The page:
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The Wolfpacker pre-spring projected NC State depth chart: Offense

With spring practices starting Thursday, here is a pre-spring look at The Wolfpacker's projected fall depth chart for the offensive side of the football.

Quarterback — Starter: R-So. Devin Leary; Reserve: R-So. Bailey Hockman

NC State Wolfpack quarterback Devin Leary throws a pass.
Leary went from third-string to starter during the 2019 season. (USA Today Sports)

NC State head coach Dave Doeren made clear in several interviews, including a one-on-one with The Wolfpacker, that the job is Leary's to lose to start the spring. The strong-armed Leary threw for 1,219 yards and eight touchdowns with five interceptions in eight games, including five starts, last fall. However, he also only completed 48.1 percent of his passes.

Leary had some positive moments late in the season that he will hope to build upon. He completed 24 of 44 passes for 243 yards and two scores against Louisville and was 19-of-31 passing for 227 yards and a score at Georgia Tech.

Hockman started two games a season ago, including NC State's last victory, a 16-10 home triumph over Syracuse. He was 54-of-97 passing (55.7 percent) for 546 yards and a touchdown but struggled with interceptions, throwing four and having several more near-picks.

Two more quarterbacks will look to make an impression this spring, with redshirt freshman Ty Evans having a more likely opportunity. Evans is a former Gatorade Player of the Year in Colorado and Elite 11 quarterback who won two state titles at Palmer Ridge High near Colorado Springs.

Early enrollee Ben Finley, a three-star prospect from Paradise Valley High in Phoenix and the younger brother for former NC State quarterback Ryan Finley, will likely spend the spring getting used to college football practices and the Wolfpack's offense.

Running back — Starter: So. Zonovan Knight; Reserves: Jr. Ricky Person Jr. and So. Jordan Houston

NC State Wolfpack football running back Zonovan Knight runs against Clemson.
Knight ran for a team-high 745 yards and five touchdowns in 2019. (Associated Press)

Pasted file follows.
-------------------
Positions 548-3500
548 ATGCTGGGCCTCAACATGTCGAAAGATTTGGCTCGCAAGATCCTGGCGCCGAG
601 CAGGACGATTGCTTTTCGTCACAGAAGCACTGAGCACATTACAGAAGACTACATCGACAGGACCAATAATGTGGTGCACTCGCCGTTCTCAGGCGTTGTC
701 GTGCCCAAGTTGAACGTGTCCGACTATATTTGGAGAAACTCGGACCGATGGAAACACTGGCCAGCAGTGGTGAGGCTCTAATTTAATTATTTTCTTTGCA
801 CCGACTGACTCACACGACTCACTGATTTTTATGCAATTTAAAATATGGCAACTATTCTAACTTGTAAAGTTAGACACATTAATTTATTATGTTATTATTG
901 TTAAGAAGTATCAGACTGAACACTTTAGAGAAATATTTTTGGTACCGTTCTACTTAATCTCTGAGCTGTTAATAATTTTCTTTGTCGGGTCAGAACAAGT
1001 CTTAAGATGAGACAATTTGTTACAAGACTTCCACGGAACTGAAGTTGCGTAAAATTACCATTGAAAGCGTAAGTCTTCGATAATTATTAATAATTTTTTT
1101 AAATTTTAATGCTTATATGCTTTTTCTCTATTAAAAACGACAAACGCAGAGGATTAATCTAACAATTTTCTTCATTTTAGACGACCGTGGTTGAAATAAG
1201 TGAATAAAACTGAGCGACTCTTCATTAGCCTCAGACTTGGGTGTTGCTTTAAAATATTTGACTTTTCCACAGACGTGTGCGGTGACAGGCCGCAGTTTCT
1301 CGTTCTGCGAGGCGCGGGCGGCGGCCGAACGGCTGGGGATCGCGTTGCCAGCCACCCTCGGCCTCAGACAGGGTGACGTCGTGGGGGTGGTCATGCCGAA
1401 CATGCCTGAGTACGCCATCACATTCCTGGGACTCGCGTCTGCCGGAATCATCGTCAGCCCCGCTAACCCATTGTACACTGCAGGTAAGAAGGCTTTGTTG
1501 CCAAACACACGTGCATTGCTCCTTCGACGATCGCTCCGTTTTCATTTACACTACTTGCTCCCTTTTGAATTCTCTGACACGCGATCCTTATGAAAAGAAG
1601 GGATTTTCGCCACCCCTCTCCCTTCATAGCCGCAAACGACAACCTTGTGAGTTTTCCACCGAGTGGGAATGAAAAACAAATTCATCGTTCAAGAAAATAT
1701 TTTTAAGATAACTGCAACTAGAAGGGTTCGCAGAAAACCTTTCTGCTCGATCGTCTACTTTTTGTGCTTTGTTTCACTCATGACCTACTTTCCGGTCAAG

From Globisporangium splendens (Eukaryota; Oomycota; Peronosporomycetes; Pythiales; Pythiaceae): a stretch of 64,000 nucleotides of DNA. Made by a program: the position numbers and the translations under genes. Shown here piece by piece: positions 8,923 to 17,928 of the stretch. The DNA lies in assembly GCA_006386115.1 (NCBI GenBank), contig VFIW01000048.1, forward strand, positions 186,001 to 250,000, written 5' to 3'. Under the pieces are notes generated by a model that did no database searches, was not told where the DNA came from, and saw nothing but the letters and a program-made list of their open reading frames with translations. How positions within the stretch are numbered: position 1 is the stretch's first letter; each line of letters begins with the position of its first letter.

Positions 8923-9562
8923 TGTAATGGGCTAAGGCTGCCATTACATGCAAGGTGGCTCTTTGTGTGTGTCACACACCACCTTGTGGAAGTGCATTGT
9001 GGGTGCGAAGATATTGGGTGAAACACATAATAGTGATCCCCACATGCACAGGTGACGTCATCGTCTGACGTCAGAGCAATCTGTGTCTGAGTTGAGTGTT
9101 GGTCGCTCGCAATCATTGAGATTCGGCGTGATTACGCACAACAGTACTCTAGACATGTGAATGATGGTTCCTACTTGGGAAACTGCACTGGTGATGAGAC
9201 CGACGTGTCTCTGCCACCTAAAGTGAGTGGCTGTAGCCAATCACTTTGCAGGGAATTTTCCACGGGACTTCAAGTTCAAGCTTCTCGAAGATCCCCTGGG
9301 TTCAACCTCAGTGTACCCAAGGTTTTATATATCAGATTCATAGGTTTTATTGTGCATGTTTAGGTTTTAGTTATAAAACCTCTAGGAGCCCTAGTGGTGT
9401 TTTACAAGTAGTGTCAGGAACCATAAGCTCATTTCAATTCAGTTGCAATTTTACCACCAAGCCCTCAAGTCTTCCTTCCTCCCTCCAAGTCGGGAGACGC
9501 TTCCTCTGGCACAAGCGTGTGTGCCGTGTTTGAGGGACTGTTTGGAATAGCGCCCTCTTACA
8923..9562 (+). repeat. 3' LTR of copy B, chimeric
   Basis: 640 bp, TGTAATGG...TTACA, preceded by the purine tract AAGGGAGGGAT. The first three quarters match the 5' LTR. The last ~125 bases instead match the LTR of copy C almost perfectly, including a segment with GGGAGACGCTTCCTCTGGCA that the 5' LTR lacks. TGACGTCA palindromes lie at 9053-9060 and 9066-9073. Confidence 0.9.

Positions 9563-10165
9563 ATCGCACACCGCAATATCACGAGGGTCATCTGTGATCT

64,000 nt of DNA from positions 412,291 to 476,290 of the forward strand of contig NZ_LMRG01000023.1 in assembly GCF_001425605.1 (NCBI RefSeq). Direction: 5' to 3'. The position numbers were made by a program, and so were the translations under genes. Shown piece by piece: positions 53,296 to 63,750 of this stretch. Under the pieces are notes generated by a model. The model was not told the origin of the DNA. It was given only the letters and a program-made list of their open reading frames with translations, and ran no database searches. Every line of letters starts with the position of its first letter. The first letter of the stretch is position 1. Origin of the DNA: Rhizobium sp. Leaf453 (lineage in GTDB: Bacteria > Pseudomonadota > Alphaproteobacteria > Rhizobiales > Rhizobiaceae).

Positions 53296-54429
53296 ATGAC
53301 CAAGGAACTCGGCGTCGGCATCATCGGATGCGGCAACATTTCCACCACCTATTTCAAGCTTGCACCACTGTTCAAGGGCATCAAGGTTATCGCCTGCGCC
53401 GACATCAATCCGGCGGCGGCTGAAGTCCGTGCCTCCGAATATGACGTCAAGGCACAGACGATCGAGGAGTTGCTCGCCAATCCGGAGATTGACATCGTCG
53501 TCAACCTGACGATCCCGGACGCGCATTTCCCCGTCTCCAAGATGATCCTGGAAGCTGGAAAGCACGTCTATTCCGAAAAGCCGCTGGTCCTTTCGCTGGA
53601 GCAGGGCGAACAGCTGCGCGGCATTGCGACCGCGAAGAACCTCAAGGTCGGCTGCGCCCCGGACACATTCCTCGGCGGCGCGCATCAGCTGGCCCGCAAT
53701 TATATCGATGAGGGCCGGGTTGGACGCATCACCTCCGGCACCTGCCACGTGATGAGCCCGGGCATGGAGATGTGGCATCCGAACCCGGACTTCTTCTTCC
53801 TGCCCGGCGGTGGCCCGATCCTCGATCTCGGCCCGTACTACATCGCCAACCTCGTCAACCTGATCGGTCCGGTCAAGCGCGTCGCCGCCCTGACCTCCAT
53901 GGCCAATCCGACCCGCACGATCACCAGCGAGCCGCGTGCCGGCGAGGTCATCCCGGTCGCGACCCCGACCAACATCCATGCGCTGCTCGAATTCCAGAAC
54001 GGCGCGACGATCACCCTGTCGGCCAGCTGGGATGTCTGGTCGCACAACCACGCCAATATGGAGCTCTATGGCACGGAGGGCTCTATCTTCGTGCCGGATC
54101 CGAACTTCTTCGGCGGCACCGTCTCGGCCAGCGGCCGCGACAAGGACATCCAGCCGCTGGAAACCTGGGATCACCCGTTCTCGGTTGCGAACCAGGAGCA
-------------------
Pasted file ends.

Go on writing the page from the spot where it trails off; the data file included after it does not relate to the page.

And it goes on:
Knight led NC State in rushing in seven out of 12 games a season ago and finished with team-highs of 136 carries for 745 yards and five ground touchdowns. That included a 53-yard scoring run against national runner-up Clemson. With improved ball-security and receiving skills, Knight could establish himself in the upper echelon of ACC running backs this fall.

NC State also has nice depth here. Houston paced the Pack in rushing in the other five games and finished with 101 carries for 526 yards and two touchdowns, giving NC State a highly promising rookie duo in 2019. Houston also caught 15 passes for 112 yards and could be a candidate to help return kickoffs this fall.

Then there is Person, the former Rivals100 running back who has battled injuries for two seasons. When healthy in 2018, the rookie proved he was probably worthy of his lofty blue-chip recruit status, running for 471 yards and 112 carries and two scores in nine games. He did not have the encore he was hoping for when he rushed 61 times for 229 yards and three touchdowns a year ago in seven games.

Person has missed nine contests over the past two seasons with injuries.

Not listed above but likely to be in the mix on the depth chart is redshirt sophomore Trent Pennix, who ran 13 times for 55 yards and caught seven passes for 80 yards and a score a season ago.

Wide Receiver — Starters: Sr. Emeka Emezie, R-So. Devin Carter and R-Jr. Thayer Thomas; Reserves: R-Sr. C.J. Riley, R-So. Jasiah Provillon and So. Keyon Lesane

NC State Wolfpack football receiver Emeka Emezie catches a pass.
Emezie caught 56 passes for 576 yards and two scores in 2019. (Ken Martin/The Wolfpacker)

Things did not go according to plan with the receivers a season ago, and it started in the opener when Riley went down with a torn ACL. Riley is NC State's most physically gifted wideout and caught 28 passes for 315 yards and two scores in 2018. He earned a starting opportunity last fall, but recovering from a second ACL injury drops him to reserve status in 2020 for now. He will miss the spring while continuing to rehab.